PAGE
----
Report abuse
Format: Hardcover
John Prados, a veteran writer of military history, has attempted to write the first detailed scholarly examination of the role of the Ho Chi Minh Trail in the Vietnam War. The Trail, dubbed the "Blood Road," was a vital pathway through the jungles of Laos and Cambodia that enabled the North Vietnamese regime to conduct a protracted guerrilla struggle in South Vietnam. Without the Trail, the indigenous Viet Cong in South Vietnam would have been virtually on their own. Nor is Prados content just to examine the history of the Trail; rather, he poses the critical question: could the United States have severed the Trail and thereby achieved a military victory in Vietnam?
There is no doubt that The Blood Trail has historical value. Prados has pulled together high and low-level accounts from both sides to produce the first real synthesis on this subject. Unfortunately, far more is promised than is delivered by this book. One major problem is the over-focus on Washington strategy sessions by Bundy, McNamara, LBJ, et al. It seems that every book written on the Vietnam War has to detour into the Oval Office, no matter how much this ground has been trampled before. The only germane aspect of these familiar policy debates is the issue of whether the insurgency in Vietnam would be handled with diplomatic or military means. Prados shows that severing the canal by a variety of military means was the preferred option.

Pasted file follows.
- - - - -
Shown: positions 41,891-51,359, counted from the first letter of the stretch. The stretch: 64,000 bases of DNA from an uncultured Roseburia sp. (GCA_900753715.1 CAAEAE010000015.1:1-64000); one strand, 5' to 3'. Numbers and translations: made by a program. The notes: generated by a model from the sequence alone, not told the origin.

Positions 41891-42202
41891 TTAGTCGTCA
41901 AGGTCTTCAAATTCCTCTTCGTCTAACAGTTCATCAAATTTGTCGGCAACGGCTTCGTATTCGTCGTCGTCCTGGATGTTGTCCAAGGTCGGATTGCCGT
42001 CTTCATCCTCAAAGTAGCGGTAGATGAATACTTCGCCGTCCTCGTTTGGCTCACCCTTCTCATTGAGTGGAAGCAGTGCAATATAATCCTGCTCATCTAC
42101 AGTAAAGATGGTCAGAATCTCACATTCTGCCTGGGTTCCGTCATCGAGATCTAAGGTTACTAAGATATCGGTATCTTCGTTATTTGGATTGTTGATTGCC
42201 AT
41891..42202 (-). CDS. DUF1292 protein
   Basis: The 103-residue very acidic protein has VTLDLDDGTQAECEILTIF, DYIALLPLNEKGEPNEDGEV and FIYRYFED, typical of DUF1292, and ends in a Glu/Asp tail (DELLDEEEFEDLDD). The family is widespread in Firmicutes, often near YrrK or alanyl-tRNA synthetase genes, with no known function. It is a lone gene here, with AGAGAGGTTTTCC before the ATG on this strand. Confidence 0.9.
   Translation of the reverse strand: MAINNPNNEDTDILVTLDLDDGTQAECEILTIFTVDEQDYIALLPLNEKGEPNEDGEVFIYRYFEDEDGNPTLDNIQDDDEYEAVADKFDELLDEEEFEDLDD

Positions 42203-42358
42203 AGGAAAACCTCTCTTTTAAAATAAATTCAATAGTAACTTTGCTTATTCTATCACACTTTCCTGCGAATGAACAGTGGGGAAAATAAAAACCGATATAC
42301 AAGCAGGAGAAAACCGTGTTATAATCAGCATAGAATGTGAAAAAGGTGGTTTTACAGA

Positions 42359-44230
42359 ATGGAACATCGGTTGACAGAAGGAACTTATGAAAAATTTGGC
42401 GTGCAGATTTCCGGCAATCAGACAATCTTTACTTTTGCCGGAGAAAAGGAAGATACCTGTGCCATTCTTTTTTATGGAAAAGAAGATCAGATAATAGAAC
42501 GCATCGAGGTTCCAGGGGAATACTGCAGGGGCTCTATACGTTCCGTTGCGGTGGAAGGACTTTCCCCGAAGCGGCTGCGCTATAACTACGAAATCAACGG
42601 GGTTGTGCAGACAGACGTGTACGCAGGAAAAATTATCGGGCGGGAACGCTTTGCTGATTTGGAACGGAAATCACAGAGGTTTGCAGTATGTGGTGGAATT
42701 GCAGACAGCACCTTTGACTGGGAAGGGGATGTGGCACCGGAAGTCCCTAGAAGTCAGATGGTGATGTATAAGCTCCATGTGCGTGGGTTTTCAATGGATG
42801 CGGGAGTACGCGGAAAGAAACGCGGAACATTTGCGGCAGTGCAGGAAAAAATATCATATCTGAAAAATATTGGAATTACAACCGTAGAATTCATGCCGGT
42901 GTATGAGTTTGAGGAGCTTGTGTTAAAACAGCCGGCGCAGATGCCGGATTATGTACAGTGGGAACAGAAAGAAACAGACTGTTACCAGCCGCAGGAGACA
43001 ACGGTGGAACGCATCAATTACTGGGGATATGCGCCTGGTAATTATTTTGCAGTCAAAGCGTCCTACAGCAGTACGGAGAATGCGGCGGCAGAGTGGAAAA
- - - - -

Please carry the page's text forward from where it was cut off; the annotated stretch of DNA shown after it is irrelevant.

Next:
Although the Americans tried everything from ground attacks, bombing, mining and raiding, they could not sever the Trail. Thus Prados concludes that, "the truth is that the war fighters lost their gambit". Well, that's rather obvious Dr. Prados, given that we lost the war.
Read more ›
Comment 13 people found this helpful. Was this review helpful to you? Yes No Sending feedback...
Thank you for your feedback.